Doherty uses an analogy to demonstrate when an argument from silence is clearly valid. If the family of a deceased man claimed he won the lottery, yet there was no record of that win, no large entry in his bank statements, no mention of it in his diary or any of his correspondence, no memory of a spending spree, and if on his deathbed he told his family that he never had a break in his life, then the argument from silence is compelling. We can be confident that the claim of his lottery win is mistaken.
And further still,
But what if we could go further and see that the way the writers speak of certain things virtually excludes any room or note for the subject in question? In other words, we not only have a negative silence, we have filling it, occupying its space, a positive picture which is sufficient in itself a picture which by its very nature precludes the things it is silent on. In that case, logic would compel us to postulate that the subject, in these writers’ minds and experience, could not have existed. (p. 26)
In other words, the argument from silence is only the back side of the front argument.
Too many assumptions?
Well, what I think I have covered this in the above discussion. The historical Jesus argument hangs heavily on the assumption the NT epistle authors knew the basic narrative that was later set down in the Gospels; and the assumption that this narrative itself was historical.
I have discussed the circularity of the historical Jesus arguments several times. A keyword search on circular reasoning and Davies will pull out a fair selection of these. Also my Sanders posts demonstrate how the foundation of HJ studies is built on assumptions rather than the sorts of evidence that is the basis of most nonbiblical historical scholarship.
It is the one opposed to mythicism who is the one who is multiplying a priori assumptions to argue the case for historicity.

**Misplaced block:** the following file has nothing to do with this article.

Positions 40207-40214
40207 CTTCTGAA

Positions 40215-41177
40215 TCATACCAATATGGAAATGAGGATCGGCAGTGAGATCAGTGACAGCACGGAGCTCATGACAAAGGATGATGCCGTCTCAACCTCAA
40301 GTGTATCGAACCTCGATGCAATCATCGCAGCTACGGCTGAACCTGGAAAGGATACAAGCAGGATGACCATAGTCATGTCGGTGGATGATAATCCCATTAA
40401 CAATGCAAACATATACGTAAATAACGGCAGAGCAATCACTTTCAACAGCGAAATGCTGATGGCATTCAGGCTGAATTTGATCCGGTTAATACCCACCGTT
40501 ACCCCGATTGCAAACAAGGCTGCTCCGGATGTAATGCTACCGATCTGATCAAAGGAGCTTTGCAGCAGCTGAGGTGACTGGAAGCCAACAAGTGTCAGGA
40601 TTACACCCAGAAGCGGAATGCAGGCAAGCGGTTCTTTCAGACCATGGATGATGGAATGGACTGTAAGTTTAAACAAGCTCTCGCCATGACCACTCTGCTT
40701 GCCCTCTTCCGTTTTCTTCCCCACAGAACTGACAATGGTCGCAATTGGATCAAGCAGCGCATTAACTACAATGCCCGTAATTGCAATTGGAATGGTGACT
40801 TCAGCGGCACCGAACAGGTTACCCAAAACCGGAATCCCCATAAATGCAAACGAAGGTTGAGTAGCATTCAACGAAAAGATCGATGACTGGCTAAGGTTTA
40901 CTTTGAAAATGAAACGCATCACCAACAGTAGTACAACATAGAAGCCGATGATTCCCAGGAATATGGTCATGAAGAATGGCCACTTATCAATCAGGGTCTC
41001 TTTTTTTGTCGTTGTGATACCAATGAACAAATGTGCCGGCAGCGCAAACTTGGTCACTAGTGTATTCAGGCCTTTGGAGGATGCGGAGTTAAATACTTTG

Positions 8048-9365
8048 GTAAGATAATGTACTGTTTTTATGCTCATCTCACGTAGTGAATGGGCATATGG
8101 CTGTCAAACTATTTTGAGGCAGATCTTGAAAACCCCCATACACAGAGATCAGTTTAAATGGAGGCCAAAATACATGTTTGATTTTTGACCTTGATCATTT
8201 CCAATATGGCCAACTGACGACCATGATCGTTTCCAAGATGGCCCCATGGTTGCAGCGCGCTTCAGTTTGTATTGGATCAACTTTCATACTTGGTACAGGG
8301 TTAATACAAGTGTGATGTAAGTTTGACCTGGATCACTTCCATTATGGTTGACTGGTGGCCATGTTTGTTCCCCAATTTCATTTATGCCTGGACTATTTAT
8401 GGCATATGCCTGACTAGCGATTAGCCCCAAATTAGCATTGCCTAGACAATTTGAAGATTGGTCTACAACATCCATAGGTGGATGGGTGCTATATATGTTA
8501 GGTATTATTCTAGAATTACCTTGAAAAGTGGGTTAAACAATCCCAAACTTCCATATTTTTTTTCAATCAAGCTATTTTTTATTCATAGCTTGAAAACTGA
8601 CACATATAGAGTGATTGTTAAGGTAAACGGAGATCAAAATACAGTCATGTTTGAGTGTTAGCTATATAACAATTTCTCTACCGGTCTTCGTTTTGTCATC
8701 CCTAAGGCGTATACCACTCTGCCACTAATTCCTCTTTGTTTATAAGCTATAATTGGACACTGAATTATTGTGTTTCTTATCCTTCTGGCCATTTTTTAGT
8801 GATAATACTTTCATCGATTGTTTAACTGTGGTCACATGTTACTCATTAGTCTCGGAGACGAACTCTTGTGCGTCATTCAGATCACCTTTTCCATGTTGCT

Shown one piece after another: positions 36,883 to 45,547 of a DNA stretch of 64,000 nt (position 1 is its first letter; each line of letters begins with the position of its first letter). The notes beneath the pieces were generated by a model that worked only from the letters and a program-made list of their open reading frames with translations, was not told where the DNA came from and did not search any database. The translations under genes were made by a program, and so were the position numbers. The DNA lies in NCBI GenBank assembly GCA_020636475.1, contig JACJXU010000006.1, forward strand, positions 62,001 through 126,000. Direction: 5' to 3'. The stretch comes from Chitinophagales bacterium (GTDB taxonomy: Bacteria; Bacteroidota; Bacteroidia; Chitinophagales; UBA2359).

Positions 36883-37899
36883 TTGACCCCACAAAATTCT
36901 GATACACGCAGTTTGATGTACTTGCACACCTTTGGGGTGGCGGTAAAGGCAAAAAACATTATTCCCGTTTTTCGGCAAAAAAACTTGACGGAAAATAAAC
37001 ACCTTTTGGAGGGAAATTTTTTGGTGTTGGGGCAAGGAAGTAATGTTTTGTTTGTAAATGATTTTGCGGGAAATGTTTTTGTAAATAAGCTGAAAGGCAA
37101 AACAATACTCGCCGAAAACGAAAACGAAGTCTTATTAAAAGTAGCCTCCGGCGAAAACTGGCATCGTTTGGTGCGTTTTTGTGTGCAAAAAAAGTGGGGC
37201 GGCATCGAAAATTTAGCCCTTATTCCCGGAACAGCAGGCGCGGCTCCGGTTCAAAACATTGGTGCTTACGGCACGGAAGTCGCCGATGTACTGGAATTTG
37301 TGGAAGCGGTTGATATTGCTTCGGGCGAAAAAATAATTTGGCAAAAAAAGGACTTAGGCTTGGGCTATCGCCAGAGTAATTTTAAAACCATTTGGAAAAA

- The assumption that the NT epistle authors knew the basic narrative we only find in the later gospels;
- The assumption that NT epistle authors are consciously alluding to slightly similar Jesus sayings even when the authors attribute their sayings to Scripture or the Spirit;
- The assumption that the interpolations of any kind in the NT epistles are extremely unlikely despite what we know of their prevalence in both the Classical and Christian literature, and the manuscript history;
- The assumption that the original recipients of the earliest non-gospel Christian literature knew of the gospel narrative;
- The assumption that the narratives in the Gospels and Acts have a historical basis;
- The assumption that the Gospel narratives are derived from oral tradition traceable back to historical events;
- The assumption that only one concept of a Jewish Messiah was dominant in the Second Temple Period;
- The assumption that a set of human experiences inexplicable or unknown was at the heart of the origin of Christianity;
- The assumption that Jews by their thousands could be persuaded to convert to beliefs diametrically opposed to all they had identified with, and that had no precedent in recorded human experience.
My own preference for certain arguments for mythicism is because they dismiss with these unsupported assumptions.
In their place, I suggest:
- that the more parsimonious explanation for literary, philosophical and theological similarities among texts (in their images and structures of narratives, treatises and apocalypses) is the usual pattern of influence and borrowing;
- that the more plausible historical explanation is one that is explicable in terms of common human experience.